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Historic Buildings Anew

Design firm Cooper Carry has completed the Columbia Place, a 12-story mixed-use development that includes hospitality, residential and retail offerings in the heart of the Shaw Historic District in Washington, D.C. The adaptive reuse project incorporates eight historic buildings, including a Civil War-era home.

“The project site area lies within the Shaw District, sometimes referred to as the Mount Vernon West Historical District, and was originally known as the Northern Liberties,” said Cooper Carry Principal Bob Neal. “The dominant feature of the neighborhood is Mount Vernon Square, which was laid out on the L’Enfant Plan for the city of Washington in 1791. Integrating the history, scale and use of these neighborhoods into our project was paramount in our thinking.”

The $230 million development consists of a dual-branded, 4-star hotel component with underground parking, along with more than 200 apartments. The project is adjacent to DC’s Walter E. Washington Convention Center and Marriott Marquis Convention Hotel. Cooper Carry joined forces with tvsdesign on both Columbia Place and the nearby Marriott Marquis convention center hotel.

“Columbia Place incorporates a number of historically contributing buildings that suggests that the design solution would be contextual,” he said. “Our approach was to include the contributing buildings within the program of our specific mixed-use hotel/apartment development, and to allow these buildings to express the historic scale of the streets. In order to receive the approvals from the zoning commission, we were able to navigate the entitlement process, which included support from multiple neighborhood groups, the Historic Preservation Review Board, The DC Preservation League, The Mayor’s Agent and the National Capital Planning Commission.”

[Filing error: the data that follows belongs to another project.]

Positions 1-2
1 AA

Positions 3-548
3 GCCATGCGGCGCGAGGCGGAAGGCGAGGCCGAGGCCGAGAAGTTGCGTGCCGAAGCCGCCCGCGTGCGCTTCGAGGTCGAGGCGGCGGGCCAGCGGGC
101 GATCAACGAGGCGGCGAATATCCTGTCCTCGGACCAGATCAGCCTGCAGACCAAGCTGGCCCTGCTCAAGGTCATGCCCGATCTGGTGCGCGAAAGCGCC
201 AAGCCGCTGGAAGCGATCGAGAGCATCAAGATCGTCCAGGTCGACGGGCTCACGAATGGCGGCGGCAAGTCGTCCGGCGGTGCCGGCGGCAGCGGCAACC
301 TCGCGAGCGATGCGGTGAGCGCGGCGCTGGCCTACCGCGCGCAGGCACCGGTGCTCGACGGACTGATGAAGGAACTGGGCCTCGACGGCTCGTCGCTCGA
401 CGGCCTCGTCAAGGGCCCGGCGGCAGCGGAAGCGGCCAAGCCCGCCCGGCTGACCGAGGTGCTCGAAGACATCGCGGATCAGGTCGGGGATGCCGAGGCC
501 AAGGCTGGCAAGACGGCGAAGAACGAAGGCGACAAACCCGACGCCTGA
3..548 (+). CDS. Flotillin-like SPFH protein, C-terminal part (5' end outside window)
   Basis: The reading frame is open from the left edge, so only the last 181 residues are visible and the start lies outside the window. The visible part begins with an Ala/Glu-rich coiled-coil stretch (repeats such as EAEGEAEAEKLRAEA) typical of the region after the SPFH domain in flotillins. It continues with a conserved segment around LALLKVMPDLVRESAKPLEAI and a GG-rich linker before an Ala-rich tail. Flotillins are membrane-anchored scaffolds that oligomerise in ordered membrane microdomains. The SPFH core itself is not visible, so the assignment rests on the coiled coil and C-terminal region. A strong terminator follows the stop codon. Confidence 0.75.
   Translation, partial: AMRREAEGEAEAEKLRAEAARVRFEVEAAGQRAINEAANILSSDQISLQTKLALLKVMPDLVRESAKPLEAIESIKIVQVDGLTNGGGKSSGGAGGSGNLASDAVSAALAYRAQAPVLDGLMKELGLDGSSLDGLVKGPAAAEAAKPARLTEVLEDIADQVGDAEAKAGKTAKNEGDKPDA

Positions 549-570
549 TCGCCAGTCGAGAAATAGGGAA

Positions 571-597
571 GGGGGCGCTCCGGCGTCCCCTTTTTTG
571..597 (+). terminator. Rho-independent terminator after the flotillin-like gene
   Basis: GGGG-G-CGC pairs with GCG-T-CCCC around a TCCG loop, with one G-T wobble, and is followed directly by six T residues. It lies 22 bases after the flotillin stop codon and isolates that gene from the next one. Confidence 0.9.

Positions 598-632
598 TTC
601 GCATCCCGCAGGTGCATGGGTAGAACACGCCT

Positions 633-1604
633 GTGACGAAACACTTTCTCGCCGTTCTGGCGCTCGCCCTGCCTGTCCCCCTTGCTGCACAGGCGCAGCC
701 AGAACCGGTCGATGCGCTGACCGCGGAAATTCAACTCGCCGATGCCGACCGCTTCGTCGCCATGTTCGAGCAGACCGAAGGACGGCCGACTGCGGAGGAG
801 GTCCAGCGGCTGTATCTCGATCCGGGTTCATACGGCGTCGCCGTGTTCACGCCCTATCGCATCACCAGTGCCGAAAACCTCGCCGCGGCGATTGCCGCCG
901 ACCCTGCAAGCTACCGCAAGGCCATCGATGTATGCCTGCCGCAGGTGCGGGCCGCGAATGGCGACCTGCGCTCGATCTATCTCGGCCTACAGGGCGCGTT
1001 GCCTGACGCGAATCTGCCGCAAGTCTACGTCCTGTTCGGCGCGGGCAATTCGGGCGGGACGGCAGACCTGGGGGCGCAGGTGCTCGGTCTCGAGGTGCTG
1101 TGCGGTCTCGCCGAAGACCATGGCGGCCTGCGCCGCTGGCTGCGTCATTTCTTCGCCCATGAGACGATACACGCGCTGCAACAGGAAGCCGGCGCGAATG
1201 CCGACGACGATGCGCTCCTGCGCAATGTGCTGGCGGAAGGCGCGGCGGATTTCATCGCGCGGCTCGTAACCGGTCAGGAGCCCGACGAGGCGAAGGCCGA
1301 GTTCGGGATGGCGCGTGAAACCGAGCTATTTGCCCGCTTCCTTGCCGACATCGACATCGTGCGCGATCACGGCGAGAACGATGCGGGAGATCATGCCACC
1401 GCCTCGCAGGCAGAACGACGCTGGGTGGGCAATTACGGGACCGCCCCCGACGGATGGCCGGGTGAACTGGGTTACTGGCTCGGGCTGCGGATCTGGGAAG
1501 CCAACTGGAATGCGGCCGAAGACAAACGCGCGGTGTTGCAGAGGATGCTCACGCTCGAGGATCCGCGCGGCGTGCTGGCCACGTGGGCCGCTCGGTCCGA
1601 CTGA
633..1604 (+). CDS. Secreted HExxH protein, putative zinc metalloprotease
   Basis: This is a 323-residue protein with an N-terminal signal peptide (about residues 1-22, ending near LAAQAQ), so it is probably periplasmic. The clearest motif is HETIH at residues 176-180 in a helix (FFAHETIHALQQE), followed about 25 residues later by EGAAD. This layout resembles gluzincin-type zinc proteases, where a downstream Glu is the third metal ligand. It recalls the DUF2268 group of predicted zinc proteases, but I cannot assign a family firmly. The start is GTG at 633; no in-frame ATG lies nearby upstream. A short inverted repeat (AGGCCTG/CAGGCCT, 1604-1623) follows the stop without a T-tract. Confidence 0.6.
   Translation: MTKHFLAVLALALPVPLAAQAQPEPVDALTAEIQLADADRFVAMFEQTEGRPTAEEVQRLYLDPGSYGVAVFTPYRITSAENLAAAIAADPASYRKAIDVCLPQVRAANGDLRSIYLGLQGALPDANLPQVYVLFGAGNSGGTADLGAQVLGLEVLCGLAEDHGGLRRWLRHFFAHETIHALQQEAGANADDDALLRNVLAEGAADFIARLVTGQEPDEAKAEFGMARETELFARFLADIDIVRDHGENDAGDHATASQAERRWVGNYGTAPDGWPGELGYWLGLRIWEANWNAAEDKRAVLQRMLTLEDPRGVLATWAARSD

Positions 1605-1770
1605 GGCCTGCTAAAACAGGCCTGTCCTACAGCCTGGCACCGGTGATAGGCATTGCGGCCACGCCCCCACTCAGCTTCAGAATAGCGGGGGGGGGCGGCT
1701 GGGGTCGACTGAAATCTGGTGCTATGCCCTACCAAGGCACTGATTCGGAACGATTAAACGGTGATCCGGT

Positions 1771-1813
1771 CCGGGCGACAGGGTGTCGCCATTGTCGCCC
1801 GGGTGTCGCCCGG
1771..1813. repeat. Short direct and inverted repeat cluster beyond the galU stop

The distinctive urban infill development includes a 357-room Courtyard by Marriot hotel, a 147-room Residence Inn, 203 apartments (The Lurgan), 3,000 sq. ft. of ground-floor retail, 4,000 sq. ft. of rooftop amenities and 10,000 sq. ft. of shared meeting space.

A key design component of the LEED Silver project was the integration of historical row houses and existing buildings. A three-story, 160-year-old Civil War-era townhome was moved from its original location and incorporated into the project within the dual-brand hotel. Seven additional historic buildings and the existing Lurgan Building were restored and reused for street-level retail as part of the project plan to further enhance the residential experience and preserve the area’s historic character.

“Columbia Place was conceived from the notion that cities and neighborhoods can often be developed in a way that builds upon their origins,” Neal said. “By recognizing this concept, projects can contribute to something larger than any singular purpose. We understood this and further, that architecture is a delicate balance between art and business, and our mission was to succeed at both.”